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HP Tries Something New With 3-D Scanning Computer

Hewlett-Packard Co has taken a modest step toward re-imagining the venerable personal computer, merging a 3D scanner and projector with an all-in-one PC to create a $1,899 ensemble it hopes can rekindle industry interest.

The new desktop computer, called Sprout, goes on sale online Wednesday.

In a departure for the company, HP also announced it will begin to share the 3D printing technology it has been developing for years.

The technique, which the company claims can print 10 times faster and much cheaper than current products, will be shared with select manufacturing and technology partners to garner feedback before a tentative 2016 launch.

Like many of its rivals, HP is struggling with a stagnant personal computer business that still makes up half its revenue. HP hopes a new take on the old PC can re-ignite customer interest, though it is careful to play down expectations. Several industrywide attempts to revive the market, such as ultrathin laptops and all-in-ones, initially failed to catch on.

Sprout sits atop Microsoft's Windows 8 and can be wielded via a sensor-laden mat on the desktop akin to a giant mousepad. HP is betting that users prefer touch controls at desk-level rather than onscreen.

Its biggest departure from the traditional computer is a display-mounted 3D scanner and projector that creates a digital image of objects placed on the mat. It also projects images onto the desktop, which a user can edit by touch.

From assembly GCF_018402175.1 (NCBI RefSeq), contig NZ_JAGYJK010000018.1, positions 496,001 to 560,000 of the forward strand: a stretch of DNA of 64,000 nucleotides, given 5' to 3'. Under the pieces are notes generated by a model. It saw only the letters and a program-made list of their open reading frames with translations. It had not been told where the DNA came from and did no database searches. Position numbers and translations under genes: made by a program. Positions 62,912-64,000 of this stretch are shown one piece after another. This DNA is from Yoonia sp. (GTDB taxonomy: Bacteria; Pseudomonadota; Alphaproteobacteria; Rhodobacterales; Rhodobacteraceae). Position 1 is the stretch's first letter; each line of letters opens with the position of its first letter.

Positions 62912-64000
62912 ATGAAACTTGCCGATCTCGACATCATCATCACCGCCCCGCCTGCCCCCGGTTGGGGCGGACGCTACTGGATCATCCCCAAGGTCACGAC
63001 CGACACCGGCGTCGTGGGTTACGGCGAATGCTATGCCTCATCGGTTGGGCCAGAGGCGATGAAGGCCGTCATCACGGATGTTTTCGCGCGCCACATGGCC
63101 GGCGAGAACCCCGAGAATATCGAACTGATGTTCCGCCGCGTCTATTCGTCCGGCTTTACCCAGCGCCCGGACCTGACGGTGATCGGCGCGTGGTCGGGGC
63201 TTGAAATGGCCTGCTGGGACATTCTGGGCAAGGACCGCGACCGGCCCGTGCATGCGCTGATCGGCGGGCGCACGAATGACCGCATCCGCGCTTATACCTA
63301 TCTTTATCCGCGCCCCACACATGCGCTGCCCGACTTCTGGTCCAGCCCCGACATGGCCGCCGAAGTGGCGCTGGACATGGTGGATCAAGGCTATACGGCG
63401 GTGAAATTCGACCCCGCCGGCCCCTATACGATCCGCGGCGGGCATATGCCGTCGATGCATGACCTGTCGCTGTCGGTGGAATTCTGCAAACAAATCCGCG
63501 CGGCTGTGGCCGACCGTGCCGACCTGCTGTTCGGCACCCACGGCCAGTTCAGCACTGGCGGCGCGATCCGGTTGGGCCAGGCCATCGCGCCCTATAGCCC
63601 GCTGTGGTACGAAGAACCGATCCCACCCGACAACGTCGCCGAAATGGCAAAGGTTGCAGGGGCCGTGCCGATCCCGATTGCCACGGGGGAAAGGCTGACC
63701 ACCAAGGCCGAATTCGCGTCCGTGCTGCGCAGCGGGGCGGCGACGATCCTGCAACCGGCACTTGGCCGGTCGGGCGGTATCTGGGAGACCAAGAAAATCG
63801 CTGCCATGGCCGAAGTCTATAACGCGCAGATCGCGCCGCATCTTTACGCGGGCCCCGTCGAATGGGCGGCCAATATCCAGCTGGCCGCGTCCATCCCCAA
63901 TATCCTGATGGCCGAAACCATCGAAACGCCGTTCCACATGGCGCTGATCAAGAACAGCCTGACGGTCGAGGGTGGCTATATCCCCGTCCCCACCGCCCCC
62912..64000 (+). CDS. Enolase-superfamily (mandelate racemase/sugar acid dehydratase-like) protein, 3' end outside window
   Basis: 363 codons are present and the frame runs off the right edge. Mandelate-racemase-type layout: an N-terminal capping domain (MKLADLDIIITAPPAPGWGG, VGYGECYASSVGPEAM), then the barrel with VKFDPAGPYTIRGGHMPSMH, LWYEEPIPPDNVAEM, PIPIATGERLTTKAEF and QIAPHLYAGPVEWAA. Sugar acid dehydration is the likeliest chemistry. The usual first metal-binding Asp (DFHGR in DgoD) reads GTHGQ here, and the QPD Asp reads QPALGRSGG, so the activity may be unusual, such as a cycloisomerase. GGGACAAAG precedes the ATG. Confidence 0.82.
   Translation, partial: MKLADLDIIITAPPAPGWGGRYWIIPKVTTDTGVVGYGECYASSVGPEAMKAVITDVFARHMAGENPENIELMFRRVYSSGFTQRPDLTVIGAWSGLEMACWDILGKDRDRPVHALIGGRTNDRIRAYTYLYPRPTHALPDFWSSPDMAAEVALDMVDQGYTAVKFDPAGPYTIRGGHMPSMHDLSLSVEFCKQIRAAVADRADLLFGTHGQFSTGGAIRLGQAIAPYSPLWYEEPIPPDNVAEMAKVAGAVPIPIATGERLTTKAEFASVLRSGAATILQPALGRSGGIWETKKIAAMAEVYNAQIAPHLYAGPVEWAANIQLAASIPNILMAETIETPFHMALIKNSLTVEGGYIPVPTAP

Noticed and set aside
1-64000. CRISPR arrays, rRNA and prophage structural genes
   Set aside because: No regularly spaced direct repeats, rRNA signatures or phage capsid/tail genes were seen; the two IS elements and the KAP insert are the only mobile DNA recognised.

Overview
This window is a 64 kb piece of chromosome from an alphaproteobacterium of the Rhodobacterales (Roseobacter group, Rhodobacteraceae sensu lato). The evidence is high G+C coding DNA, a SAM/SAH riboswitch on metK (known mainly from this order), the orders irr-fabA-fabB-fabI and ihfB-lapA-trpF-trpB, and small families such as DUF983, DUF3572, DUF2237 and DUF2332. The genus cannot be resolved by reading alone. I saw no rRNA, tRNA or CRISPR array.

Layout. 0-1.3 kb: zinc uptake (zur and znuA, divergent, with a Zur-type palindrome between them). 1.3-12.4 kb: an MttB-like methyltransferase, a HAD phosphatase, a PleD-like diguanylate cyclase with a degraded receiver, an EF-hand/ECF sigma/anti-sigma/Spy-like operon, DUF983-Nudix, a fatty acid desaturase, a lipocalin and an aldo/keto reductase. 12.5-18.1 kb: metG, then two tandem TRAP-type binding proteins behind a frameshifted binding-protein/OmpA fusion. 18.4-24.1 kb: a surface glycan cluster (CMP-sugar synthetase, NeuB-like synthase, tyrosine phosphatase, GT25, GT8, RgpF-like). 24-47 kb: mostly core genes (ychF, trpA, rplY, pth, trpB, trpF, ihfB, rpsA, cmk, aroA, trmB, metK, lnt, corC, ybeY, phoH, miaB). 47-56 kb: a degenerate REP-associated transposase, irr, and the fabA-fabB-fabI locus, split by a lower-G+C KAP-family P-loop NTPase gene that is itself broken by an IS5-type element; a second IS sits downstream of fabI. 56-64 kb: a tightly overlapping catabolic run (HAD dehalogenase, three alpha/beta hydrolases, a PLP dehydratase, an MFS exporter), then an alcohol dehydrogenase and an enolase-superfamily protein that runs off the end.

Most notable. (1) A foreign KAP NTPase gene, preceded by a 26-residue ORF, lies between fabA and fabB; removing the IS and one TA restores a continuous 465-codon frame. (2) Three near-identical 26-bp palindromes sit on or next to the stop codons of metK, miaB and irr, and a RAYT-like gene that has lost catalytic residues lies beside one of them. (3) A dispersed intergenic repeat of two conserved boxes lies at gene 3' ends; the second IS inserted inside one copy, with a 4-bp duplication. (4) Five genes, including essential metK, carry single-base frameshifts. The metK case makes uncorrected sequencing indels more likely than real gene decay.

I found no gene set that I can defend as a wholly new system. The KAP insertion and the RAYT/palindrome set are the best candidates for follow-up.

HP executives demonstrated how various items from pens and cups to figurines and pictures can be scanned, tacked onto existing images or video, edited then emailed or shared through social media.

Eric Monsef, who heads the project for HP, said the initial production run will be modest but can be scaled up if needed. The key is to attract developers for a new Sprout marketplace or apps store, for specifically designed software that can to take advantage of 3D capabilities.

It will come with apps from Dreamworks Animation, Skype and Evernote, among others.

"It's about getting people excited again," Monself said in an interview. The hope is that Sprout will entice more developers as time goes by, who will in turn devise novel ways to make use of the technology, he said. "Day of launch, we're not even at the halfway point of our work."

HP's anticipated entry into 3D printing, however, will not come until 2016, after a process of feedback and refinement is completed.

The company calls its technique "multi jet fusion" because it employs a series of printing jets spraying multiple chemical agents simultaneously. It also claims it is cheaper than other commercially available technologies.

"We've been working for a number of years already. We have patents going back more than 10 years," said project chief Ramon Pastor. "We didn't want to introduce a product that wasn't a breakthrough."

(Reporting by Edwin Chan; Editing by Richard Chang)

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